Wine Flipping Poll

A recent spirited discussion has made me ponder this subject anew. An esteemed senior member; cdr raised this matter back in 2008, but I thought it might be worth a re-visit given the passage of time.

First, let me posit a definition of flipping for the purposes of this poll. If you have an issue with the definition....well, it is my poll after all.... Wink

Flipping: Purchasing wine(s) with the specific intent of re-selling said wine(s) for profit with no intention of drinking it at the time of purchase.

PH
Original Post
quote:
Originally posted by PurpleHaze:
I have not, although I don't have any problem with the concept. I have traded wines after sale. I've never sold a bottle of my wine at any price, fwiw.

PH
Same here. I don't have a problem with it, but I buy wines to drink not sell. I almost sold off some 08 Lafites that I bought for $200 but it didn't work out. Would have just turned around and bought a different wine so it wasn't a flip for pure profit.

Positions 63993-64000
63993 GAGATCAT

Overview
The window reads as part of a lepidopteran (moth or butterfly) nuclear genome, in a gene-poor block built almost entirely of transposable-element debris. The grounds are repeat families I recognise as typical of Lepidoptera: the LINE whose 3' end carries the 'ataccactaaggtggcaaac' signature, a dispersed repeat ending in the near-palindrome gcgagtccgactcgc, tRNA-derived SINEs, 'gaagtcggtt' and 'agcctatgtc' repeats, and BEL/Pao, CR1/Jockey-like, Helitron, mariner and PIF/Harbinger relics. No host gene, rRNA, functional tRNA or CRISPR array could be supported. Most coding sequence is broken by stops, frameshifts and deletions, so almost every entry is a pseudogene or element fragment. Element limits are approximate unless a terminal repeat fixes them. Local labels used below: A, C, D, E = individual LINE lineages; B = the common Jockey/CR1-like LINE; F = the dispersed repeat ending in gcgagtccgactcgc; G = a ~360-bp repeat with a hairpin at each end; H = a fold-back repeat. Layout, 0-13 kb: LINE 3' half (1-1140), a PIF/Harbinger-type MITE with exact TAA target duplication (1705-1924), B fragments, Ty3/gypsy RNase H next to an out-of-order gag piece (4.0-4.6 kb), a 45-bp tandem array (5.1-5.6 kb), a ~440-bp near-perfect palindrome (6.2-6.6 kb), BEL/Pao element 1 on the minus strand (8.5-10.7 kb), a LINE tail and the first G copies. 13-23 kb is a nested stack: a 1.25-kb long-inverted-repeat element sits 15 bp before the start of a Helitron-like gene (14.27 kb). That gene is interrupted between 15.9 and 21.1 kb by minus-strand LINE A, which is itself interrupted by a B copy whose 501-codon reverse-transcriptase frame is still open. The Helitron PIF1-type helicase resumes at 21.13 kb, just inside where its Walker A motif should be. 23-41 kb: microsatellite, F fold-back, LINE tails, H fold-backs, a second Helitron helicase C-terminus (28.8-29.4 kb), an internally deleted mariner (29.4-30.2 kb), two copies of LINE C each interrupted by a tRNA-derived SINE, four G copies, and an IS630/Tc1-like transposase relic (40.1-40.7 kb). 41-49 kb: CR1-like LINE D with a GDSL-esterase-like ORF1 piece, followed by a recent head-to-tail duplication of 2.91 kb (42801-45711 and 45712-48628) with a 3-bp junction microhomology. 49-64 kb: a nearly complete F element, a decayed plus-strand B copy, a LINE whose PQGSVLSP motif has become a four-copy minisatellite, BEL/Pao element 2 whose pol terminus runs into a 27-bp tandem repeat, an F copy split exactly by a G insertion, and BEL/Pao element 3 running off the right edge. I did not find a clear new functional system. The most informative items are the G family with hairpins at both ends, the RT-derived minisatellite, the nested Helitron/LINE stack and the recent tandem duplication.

quote:
Originally posted by gigmoney:
I have not flipped for profit. I'm in it for the long haul. Just having storage issues. Sometimes after cellaring a few years, a wine may head in a different direction from my palate, or vice versa. Trading wines has been a great option.


That's called cellar management, gig.... Cool

PH
quote:
Originally posted by PurpleHaze:
quote:
Originally posted by gigmoney:
I have not flipped for profit. I'm in it for the long haul. Just having storage issues. Sometimes after cellaring a few years, a wine may head in a different direction from my palate, or vice versa. Trading wines has been a great option.


That's called cellar management, gig.... Cool

PH


More like a need to open many bottles this winter, or fear my worst enemy...
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Offsite Storage Ack
quote:
Originally posted by GlennK:
Same here. I don't have a problem with it, but I buy wines to drink not sell. I almost sold off some 08 Lafites that I bought for $200 but it didn't work out. Would have just turned around and bought a different wine so it wasn't a flip for pure profit.